# Finite Generated Abelian Torsion Free Group is a Free Abelian Group

I am trying to prove that every Finite Generated Abelian Torsion Free Group is a Free Abelian Group. In order to do this, I am trying to show that if $\{x_1, \dots, x_n\}$ is a minimal generator of the group and if $n_1x_1 + \dots n_n x_n=0$ then $n_1=\dots = n_n=0$. I'm stuck here.

• Do you know the structure theorem for finitely generated abelian groups? – David C. Ullrich Aug 16 '15 at 19:29
• No, I don't :( is there a way to avoid it? – Vinicius Rodrigues Aug 16 '15 at 19:36
• This question seems prior to the structure theorem to me. – Mark Bennet Aug 16 '15 at 19:39
• @MarkBennet Yeah, that's why I asked - if he doesn't know it then it's later in the book... So tell me. I can do the case $n=2$ (just noticed problems with the OP's notation; presumably you know what I mean by $n=2$). Like so: If $m_1$ and $m_2$ are relatively prime then there exist $a_1$ and $a_2$ such that... and hence $(m_1,m_2)$ is the first column of an invertible $\Bbb Z$-valued matrix, hence his relation implies that the group actually has a single generator. Is it true that if $m_1,\dots m_n$ have no common factor then $m$ is the first column of some invertible integer matrix? Easy? – David C. Ullrich Aug 16 '15 at 20:07
• Vinicius, if this were a vector space you would know what to do, right? You would solve one of the $x_i$s from the dependency relation and show that it is not needed as a generator. Here we cannot do that unless one of the coefficients is $\pm1$. Which brings us to my answer of altering the generating set so as to make the coefficients smaller and smaller... – Jyrki Lahtonen Aug 16 '15 at 20:22

Presumably you don't have the structure theorem in your bag of tools. Then you can proceed as follows. If the coefficients $n_1,n_2,\ldots,n_n$ have a common factor, say $d$, you can cancel that from the equation, because otherwise $(n_1/d)x_1+(n_2/d)x_2+\cdots+(n_n/d)x_n$ would be a non-zero torsion element.

The idea is that if $\{x_1,x_2,\ldots,x_n\}$ is a minimal generating set, then so is the set gotten from this by replacing $x_i$ with $x_i'=x_i+ax_j$ for some $j\neq i$ and integer $a$ (prove this as an exercise if you don't see it right away). Furthermore, the putative linear dependency relation can then be rewritten to read $$n_1x_1+\cdots+n_ix_i'+\cdots+(n_j-a n_i)x_j+\cdots +n_nx_n=0.$$ Basically this allows us to run Euclid's algorithm on the set of coefficients - always select $a$ in such a way that the altered coefficient $n_j-an_i$ becomes as small as possible (in absolute value). Rinse. Repeat. Because we earlier saw that the no-torsion requirement implies that $\gcd(n_1,n_2,\ldots,n_n)=1$, we eventually get a linear dependency relation, where one of the coefficients is $=\pm1$. This means that one of the generators can then be written as a $\Bbb{Z}$-linear combination of the others and thus disposed of as a generator - in violation of the minimality of the generating set you started with.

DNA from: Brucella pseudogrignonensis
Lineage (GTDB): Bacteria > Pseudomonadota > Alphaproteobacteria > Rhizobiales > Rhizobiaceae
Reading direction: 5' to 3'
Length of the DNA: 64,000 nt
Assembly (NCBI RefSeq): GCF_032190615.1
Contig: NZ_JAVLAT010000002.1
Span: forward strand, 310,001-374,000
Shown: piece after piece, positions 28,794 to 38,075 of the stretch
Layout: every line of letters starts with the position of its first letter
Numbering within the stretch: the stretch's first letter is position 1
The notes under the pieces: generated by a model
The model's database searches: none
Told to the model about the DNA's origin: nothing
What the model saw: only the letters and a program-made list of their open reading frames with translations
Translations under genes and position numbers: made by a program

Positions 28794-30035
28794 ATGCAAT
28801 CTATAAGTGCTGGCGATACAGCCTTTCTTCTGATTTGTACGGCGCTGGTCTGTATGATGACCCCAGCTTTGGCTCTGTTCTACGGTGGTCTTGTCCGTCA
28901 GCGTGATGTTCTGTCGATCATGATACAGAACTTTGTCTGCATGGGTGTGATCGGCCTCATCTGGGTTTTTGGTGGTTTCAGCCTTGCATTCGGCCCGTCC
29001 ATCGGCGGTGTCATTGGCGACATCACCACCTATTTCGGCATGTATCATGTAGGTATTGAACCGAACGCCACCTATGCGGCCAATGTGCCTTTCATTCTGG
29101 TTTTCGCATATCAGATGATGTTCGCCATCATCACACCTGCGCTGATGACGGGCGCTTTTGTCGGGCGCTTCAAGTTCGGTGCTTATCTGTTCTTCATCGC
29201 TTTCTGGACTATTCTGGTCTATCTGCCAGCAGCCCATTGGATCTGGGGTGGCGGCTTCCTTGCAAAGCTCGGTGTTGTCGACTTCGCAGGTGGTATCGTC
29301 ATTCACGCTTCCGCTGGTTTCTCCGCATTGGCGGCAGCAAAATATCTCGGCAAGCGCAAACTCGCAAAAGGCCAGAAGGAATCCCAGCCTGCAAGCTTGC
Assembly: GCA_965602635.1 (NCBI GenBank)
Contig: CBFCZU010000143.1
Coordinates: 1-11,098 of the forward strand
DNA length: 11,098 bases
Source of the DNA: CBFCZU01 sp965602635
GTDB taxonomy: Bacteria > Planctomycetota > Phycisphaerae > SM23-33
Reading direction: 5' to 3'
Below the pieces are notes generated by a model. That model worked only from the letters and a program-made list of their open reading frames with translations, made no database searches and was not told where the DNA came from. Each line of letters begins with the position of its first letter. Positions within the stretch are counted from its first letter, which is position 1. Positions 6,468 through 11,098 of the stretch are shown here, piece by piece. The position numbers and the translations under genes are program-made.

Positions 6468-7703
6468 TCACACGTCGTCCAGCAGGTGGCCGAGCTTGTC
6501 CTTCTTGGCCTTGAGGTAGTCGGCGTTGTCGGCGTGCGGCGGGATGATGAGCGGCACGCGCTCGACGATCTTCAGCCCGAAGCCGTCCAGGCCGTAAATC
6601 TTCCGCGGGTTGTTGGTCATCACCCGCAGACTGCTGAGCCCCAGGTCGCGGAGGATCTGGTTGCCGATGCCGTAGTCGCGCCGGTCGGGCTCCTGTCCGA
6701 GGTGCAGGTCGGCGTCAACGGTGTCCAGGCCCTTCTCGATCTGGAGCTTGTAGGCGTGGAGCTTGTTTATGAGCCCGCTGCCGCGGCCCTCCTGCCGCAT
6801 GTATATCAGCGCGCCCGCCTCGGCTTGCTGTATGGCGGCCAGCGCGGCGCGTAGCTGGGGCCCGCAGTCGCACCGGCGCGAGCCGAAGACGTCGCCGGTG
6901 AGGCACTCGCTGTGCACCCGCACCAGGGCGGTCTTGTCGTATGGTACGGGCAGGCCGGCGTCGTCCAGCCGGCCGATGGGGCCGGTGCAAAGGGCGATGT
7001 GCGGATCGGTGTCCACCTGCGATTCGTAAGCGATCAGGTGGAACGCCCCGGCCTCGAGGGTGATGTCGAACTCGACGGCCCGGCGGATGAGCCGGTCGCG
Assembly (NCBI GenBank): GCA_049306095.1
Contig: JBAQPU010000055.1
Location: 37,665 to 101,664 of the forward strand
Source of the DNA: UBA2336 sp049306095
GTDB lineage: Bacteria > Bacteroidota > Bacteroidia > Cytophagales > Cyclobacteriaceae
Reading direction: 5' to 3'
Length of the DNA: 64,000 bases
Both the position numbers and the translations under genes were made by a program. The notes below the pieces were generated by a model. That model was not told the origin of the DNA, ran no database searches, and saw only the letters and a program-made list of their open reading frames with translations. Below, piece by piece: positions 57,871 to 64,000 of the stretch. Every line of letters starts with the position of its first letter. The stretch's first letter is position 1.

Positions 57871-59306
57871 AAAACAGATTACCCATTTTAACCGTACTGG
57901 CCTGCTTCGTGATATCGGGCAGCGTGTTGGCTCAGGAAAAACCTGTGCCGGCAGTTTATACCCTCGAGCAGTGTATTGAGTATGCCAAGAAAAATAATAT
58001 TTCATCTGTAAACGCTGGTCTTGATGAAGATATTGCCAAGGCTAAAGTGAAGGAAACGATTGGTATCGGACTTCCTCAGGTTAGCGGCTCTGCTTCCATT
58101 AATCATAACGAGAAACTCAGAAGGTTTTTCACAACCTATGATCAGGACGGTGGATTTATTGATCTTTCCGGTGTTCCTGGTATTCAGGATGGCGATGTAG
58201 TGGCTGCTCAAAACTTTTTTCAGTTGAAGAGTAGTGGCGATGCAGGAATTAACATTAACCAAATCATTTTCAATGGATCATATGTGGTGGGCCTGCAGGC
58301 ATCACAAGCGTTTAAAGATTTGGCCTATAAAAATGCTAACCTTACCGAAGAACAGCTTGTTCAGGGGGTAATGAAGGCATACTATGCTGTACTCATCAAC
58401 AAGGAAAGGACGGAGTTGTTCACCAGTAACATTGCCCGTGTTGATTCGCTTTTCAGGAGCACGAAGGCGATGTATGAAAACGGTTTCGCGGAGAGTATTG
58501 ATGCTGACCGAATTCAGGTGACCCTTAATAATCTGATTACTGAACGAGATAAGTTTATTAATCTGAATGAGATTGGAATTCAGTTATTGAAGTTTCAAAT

• Ah - that's the argument I was looking for... – David C. Ullrich Aug 16 '15 at 20:09
• Thanks @DavidC.Ullrich. Good to see you found your way to this part of the interwebs! I do remember you from sci.math :-) – Jyrki Lahtonen Aug 16 '15 at 20:19

Woo-hoo! Here's the proof (without the structure theorem) that I was trying for yesterday.

Notation: If $w=(w_1,\dots,w_n)\in\Bbb Z^n$ we will write $$\gcd(w)=\gcd(w_1,\dots,w_n).$$ If $x_1,\dots,x_n$ is your minimal generating set we will write $$x=(x_1,\dots,x_n).$$The reason being that now if $w\in\Bbb Z^n$ we will want to write $$w\cdot x=w_1x_1+\dots+w_nx_n$$in order to make various things readable.

Here's the theorem I conjectured yesterday (based on the case $n=2$):

Theorem Suppose $m\in\Bbb Z^n$ and $\gcd(m)=1$. There exists a set $v_1,\dots, v_n$ of generators for $\Bbb Z^n$ with $m=v_1$.

You can find a proof of that at Generating Sets for Subgroups of $(\Bbb Z^n,+)$.. The theorem makes the result you want trivial:

Suppose $x_1,\dots,x_n$ is a minimal set of generators for your torsion-free abelian group. Suppose that there exists $m\in\Bbb Z^n$ with $m\ne0$ and $$m\cdot x=0.$$ (See above for the notation.)

As noted previously, if there exist $d\in\Bbb Z$ and $m'\in\Bbb Z^n$ with $m=dm'$ then $d(m'\cdot x)=0$ and hence $m'\cdot x=0$. So we may assume $\gcd(m)=1$. Let $v_1,\dots,v_n$ be a set of generators for $\Bbb Z^n$ with $v_1=m$.

Now if $w\in\Bbb Z^n$ there exist integers $k_j$ with $$w=k_1m+k_2v_2+\dots+k_nv_n.$$Hence $$w\cdot x=k_2(v_2\cdot x)+\dots+k_n(v_n\cdot x).$$So $v_2\cdot x,\dots,v_n\cdot x$ generate your group, contradicting the minimality of $m$.

It follows directly from the structure theorem, see under "corollaries": "A corollary to the structure theorem is that every finitely generated torsion-free abelian group is free abelian". The torsionfree group $\mathbb{Z}^n$ is free-abelian of rank $n$.

Let $M$ be such a group. By the structure theorem of modules over $\mathbb{Z}$, we can find $r \geq 0$ and $a_{1} | a_{2}| \cdots |a_{t}$ (non zero positive integers) such that $M \cong \mathbb{Z}^{r} \times \mathbb{Z}/a_{1}\mathbb{Z}\times \mathbb{Z}/a_{2}\mathbb{Z} \cdots \times \mathbb{Z}/a_{t}\mathbb{Z}$. Now since $M$ is torsion free, the $a_{i}$ are 1, so $M \cong \mathbb{Z}^{r}$